Journal or Book Title
Theoretical and Applied Genetics
Brown midrib mutants in maize are known to be associated with reduced lignin content and increased cell wall digestibility, which leads to better forage quality and higher efficiency of cellulosic biomass conversion into ethanol. Four well known brown midrib (bm) mutants, named bm1–4, were identified several decades ago. Additional recessive brown midrib mutants have been identified by allelism tests and designated as bm5 and bm6. In this study, we determined that bm6 increases cell wall digestibility and decreases plant height. bm6 was confirmed onto the short arm of chromosome 2 by a small mapping set with 181 plants from a F2 segregating population, derived from crossing B73 and a bm6 mutant line. Subsequently, 960 brown midrib individuals were selected from the same but larger F2 population for genetic and physical mapping. With newly developed markers in the target region, the bm6 gene was assigned to a 180 kb interval flanked by markers SSR_308337 and SSR_488638. In this region, ten gene models are predicted in the maize B73 sequence. Analysis of these ten genes as well as genes in the syntenic rice region revealed that four of them are promising candidate genes for bm6. Our study will facilitate isolation of the underlying gene of bm6 and advance our understanding of brown midrib gene functions.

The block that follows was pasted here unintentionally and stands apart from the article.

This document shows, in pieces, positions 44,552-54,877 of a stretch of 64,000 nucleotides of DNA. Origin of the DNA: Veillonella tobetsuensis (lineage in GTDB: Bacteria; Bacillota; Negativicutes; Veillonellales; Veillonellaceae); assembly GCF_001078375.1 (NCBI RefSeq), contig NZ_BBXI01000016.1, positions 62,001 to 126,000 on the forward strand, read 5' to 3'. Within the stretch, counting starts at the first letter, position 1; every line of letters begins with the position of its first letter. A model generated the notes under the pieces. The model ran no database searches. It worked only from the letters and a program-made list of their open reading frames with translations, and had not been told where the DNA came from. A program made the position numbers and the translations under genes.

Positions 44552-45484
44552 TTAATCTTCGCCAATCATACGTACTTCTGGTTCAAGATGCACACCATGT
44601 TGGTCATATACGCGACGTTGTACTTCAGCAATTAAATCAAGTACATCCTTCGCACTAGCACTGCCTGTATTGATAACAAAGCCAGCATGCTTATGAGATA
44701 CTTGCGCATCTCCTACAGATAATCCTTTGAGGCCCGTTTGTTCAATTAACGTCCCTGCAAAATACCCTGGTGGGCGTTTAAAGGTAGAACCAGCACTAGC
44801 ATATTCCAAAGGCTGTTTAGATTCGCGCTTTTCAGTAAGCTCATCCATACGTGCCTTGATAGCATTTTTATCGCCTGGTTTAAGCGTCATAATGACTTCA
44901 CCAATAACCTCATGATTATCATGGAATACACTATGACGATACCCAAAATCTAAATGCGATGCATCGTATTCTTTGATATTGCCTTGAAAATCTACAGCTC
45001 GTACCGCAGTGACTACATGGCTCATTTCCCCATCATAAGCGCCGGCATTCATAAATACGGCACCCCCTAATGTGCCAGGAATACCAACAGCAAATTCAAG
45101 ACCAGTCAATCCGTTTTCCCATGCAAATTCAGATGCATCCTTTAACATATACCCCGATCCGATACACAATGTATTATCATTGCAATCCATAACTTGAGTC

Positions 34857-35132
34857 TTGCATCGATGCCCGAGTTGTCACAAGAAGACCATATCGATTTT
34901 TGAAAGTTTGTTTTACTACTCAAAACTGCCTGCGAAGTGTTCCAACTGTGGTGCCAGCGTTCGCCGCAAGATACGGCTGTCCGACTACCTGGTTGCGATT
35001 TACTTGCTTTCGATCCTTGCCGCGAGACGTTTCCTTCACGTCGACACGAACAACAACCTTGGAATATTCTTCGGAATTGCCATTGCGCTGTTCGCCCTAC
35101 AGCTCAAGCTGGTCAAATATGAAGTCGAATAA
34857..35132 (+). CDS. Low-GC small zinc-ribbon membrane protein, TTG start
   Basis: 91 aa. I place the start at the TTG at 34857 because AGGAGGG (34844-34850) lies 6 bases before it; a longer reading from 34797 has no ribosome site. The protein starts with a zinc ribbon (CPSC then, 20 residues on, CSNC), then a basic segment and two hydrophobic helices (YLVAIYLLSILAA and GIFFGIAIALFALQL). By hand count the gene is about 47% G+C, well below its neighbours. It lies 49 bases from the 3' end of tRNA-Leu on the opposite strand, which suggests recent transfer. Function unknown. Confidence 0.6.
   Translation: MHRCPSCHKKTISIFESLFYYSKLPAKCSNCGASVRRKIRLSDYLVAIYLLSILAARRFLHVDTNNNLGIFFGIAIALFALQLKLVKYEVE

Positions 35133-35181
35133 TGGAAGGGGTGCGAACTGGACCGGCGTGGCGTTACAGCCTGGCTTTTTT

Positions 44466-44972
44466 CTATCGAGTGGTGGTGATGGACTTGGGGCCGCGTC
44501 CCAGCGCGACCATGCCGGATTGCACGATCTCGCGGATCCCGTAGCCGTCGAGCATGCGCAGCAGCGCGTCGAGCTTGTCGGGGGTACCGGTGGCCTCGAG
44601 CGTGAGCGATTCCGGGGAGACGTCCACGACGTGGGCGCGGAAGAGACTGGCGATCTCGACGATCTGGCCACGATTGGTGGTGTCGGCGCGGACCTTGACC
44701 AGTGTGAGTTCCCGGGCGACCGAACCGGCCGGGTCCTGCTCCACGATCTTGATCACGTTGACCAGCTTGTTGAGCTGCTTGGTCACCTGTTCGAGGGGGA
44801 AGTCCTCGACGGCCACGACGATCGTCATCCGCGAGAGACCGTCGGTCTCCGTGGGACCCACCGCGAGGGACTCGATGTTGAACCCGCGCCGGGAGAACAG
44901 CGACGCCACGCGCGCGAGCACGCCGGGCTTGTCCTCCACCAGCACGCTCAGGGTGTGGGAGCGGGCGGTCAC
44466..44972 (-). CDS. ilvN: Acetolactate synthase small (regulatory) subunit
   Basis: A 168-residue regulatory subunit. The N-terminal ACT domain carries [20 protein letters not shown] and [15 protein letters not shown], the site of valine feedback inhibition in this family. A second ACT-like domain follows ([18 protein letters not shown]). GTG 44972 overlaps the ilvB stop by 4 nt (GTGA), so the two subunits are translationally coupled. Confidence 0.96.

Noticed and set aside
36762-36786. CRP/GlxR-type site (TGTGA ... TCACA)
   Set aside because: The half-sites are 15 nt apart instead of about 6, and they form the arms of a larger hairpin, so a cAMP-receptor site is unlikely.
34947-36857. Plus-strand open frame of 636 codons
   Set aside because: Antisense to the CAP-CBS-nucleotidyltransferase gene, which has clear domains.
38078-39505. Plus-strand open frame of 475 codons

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Chen, Yongsheng; Liu, Hongjun; Ali, Farhad; Scott, M. Paul; Ji, Qing; Frei, Ursula K.; and Lubberstedt, Thomas, "Genetic and physical fine mapping of the novel brown midrib gene bm6 in maize (Zea mays L.) to a 180 kb region on chromosome 2" (2012). Agronomy Publications. 151.